Men, boys and babies

The deep involvement of boys and men of all ages in nurturing Yolŋu children is often not recognised by those outside the community. Approaches to supporting early child development that only involve women do not reflect the significant role of boys and men in the early years of life.

In infancy, older boys in the family often talk to the child, hold them and encourage them to learn about what is going on around them. As the child gets older, the father and other older men in the family take on increasing responsibility for teaching the child cultural knowledge and skills as Gudjuk's mother explains: 

Father teaches them how to make spear, how to catch fish, stingray, turtle…. he makes spears and they come and sit with him. Also he has to give discipline to them, raypirri (rules about behaviour and respect)…like not to overcome the grandmother and grandfather… not swearing…every time he tells his story when he gives him a bath, he tells Gudjuk that he doesn’t swear when he was his age… making him sleep, telling him stories from the past.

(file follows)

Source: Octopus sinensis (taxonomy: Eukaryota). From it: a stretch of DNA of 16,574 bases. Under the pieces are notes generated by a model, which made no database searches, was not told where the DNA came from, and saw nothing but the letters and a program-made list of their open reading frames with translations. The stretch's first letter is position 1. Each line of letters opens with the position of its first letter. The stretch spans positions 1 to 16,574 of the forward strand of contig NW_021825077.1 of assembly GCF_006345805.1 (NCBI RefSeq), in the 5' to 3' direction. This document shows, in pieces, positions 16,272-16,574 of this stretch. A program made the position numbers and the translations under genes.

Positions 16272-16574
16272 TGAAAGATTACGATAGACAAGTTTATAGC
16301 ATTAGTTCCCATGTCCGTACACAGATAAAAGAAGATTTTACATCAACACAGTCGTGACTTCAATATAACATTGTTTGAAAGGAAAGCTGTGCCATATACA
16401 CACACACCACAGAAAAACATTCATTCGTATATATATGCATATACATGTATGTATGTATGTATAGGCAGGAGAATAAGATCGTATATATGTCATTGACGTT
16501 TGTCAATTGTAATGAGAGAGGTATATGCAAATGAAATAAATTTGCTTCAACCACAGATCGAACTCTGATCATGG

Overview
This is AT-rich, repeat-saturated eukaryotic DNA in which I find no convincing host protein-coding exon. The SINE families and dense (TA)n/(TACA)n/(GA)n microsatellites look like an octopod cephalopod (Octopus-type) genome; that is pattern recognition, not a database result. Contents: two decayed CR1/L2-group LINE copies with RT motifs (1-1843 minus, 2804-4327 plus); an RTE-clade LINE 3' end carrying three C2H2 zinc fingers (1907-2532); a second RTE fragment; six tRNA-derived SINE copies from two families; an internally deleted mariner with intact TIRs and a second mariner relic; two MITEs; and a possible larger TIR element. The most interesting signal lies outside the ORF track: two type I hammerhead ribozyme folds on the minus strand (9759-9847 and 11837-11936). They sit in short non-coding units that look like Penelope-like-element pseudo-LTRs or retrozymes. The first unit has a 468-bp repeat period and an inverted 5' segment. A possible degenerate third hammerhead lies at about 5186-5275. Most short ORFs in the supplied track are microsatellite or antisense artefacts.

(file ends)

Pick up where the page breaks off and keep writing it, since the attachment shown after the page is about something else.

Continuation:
In the Yolŋu system the child's clan and language follows the father's line: supporting the child to learn their own language as well as other languages to which the child is connected is also part of a father's role as Gutjan's (aged 12 months) father explains:

...first of all I talk to her in my own language so she can learn that language - how to speak the way I’m talking... Second, I talk to her in her Märi’s (maternal grandmother's) language so she can learn about her foundation and language. When we talk in that language it encourages her to learn Märi’s language, the child herself.

There are many examples of boys and men teaching and caring for babies and young children in the videos on this website - just a few of these are illustrated in the photos and videos below.